Thu. May 26th, 2022

The results of water quality tests showed “extremely high concentrations of various fuel components,” Iqaluit’s chief executive said Friday, but the territory’s chief physician does not see major health concerns for those who drank the water before being asked not to do so on Tuesday.

The city of Iqaluit held a press conference at. 17.00 ET Friday to publish the results of tests of the city’s water supply, which was declared unsafe to drink.

Operators of water treatment plants discovered a concentrated odor in one of its tanks this week after residents reported smelling fuel in the tap water. The city told residents not to drink tap water Tuesday and later declared a local state of emergency.

Amy Elgersma, the city’s CEO, said that despite the high concentration of fuel in some water samples, it is difficult to quantify the concentration of fuel components that would be found coming out of residents’ taps.

Amy Elgersma, CEO of Iqaluit, says she will let the public know as soon as they get test results of the city’s water. (David Gunn / CBC)

The first shipment of 80,000 gallons of bottled water, ordered by the city, arrived Thursday as city cars and residents fetched water from the Sylvia Grinnell River.

The Nunavut government also stated that the city was in a state of emergency on Thursday, allowing it to have more authority to allocate its departments and public bodies under the Emergency Measures Act.

Long-term effects ‘not worried’

Dr. Michael Patterson, Nunavut’s head of public health, said there were no major health concerns for those who drank contaminated tap water.

“The best evidence we have available right now indicates that the risk of long-term health effects [are] not a concern at this point, “Patterson said.

People who ingested water that had been contaminated may have headaches, may have had stomach upset and diarrhea, he said.

“Such symptoms will disappear, generally within a few hours, when these hydrocarbons pass through their system,” Patterson said.

Suspected tank bypassed

The city has two water tanks in the ground, called the southern tank and the northern tank.

Elgersma said Thursday night that the northern tank – the one with the suspected pollution – had been isolated.

“The tanks were confirmed this morning that the valves are holding and the insulation was successful,” said Elgersma.

The city is running water through the southern tank now, and it is already showing noticeable signs of improvement, including a reduction in odor, she said.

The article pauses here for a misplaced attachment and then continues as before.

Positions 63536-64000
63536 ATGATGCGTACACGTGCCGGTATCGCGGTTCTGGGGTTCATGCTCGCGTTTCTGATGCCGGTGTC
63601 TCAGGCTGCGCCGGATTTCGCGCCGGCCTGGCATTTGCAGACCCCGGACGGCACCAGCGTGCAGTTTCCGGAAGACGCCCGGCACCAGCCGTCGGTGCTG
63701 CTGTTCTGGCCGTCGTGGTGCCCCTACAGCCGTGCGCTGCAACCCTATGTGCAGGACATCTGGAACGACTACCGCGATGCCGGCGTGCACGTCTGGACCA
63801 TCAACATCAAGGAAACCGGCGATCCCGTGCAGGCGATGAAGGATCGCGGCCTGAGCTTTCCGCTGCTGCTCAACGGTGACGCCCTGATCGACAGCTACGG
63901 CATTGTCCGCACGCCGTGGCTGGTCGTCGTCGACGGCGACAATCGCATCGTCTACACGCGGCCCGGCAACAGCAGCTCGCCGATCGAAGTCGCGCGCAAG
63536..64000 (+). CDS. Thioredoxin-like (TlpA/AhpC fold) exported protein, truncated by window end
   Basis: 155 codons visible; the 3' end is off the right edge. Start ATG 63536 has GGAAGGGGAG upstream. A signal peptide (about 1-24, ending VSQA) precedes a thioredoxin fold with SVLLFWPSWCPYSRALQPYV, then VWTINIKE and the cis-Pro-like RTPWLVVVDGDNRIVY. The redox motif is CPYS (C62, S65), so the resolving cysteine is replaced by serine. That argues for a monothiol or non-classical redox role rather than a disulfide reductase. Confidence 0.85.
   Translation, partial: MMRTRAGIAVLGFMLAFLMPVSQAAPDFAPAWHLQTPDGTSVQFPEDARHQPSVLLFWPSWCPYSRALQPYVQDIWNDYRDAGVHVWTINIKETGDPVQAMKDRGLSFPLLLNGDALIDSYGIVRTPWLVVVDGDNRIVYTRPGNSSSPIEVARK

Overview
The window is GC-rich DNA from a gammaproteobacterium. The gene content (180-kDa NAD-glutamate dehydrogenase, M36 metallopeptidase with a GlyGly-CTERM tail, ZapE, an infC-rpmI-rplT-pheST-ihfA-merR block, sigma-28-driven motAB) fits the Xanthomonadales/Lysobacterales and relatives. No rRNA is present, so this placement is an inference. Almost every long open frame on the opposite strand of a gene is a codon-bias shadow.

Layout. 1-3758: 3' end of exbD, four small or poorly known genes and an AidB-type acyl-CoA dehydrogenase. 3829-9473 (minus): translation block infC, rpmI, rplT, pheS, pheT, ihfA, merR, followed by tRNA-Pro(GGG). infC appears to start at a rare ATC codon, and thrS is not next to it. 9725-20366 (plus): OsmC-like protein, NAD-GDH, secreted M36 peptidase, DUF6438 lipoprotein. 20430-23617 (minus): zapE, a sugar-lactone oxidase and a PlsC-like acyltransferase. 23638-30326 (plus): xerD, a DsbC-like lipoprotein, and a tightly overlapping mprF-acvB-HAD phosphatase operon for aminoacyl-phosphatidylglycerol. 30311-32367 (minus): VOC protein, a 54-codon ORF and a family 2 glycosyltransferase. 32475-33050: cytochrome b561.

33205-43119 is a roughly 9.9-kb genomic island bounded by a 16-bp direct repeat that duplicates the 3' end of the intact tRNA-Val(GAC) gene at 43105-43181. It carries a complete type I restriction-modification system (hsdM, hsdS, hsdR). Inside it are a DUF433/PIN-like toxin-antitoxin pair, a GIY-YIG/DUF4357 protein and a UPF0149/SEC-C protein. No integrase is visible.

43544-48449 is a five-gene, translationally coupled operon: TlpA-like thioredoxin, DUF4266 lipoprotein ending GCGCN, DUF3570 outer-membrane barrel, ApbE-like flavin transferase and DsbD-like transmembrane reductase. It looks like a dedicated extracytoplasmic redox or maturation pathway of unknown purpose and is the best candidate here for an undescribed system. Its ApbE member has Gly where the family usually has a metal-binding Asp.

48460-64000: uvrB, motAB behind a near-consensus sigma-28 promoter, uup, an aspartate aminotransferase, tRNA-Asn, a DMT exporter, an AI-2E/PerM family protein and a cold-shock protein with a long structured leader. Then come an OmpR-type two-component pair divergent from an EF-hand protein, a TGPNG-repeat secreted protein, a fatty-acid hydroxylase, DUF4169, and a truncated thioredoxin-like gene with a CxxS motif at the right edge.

It is a “really positive step”, said Elgersma. “Today we plan to pump the tank out with the problem. And we will then contain all that water in container tanks.”

People are queuing for water outside the public library next to Frobisher Bay. (Emma Tranter / The Canadian Press)

The order not to drink tap water is still valid.

The water will be stored in the container tanks until the city knows what the pollution is so it can be treated.

Elgersma said the goal Friday is to empty the entire northern tank and then over the weekend inspect the tank and look for cracks or compromised areas.

“We really hope we can solve this problem quickly,” she said, adding that the city is “pleased with the success” of being able to isolate and circumvent the problem idea on Thursday.

Elgersma said that a consultant would also carry out an environmental assessment of the entire site for water treatment plants to look for possible contaminants in the soil.

“More holes are being drilled and test trenches are being dug and so on,” she said.

More bottled water, baby formula coming

Elgersma said the city will have a water tank on a trailer set up at each water storage site (the library and Arctic Winter Games Arena) and it will be refilled by a water cart all day.

The government in Nunavut is expected to bring in more bottled water. Three shipments are expected to arrive by plane on Friday, and the territory has ordered water jugs that people can also use.

A sign at the Arctic Ventures Marketplace, a grocery store in Iqaluit, shows that bottled water was sold out Thursday. (Matisse Harvey / Radio-Canada)

Meanwhile, the city set up a water phone at 867-979-5603 for those who themselves were having trouble getting water.

Agnico Eagle, which operates several mines in Nunavut, said it is sending 15,000 gallons of water to Iqaluit on a cargo flight that is also due to land on Friday.

Elgersma said that ready-mixed baby formula has also been ordered, some of which will arrive on Friday.

She said the city also orders watering can filters, which can be used on water from the river after it is boiled, to bring people more comfort.

“We know it has been extremely difficult for the residents, for the businesses for everyone involved,” she said.

“There are a lot of people helping others, bringing water to others and doing what they can to help each other, and it’s really nice to see.”

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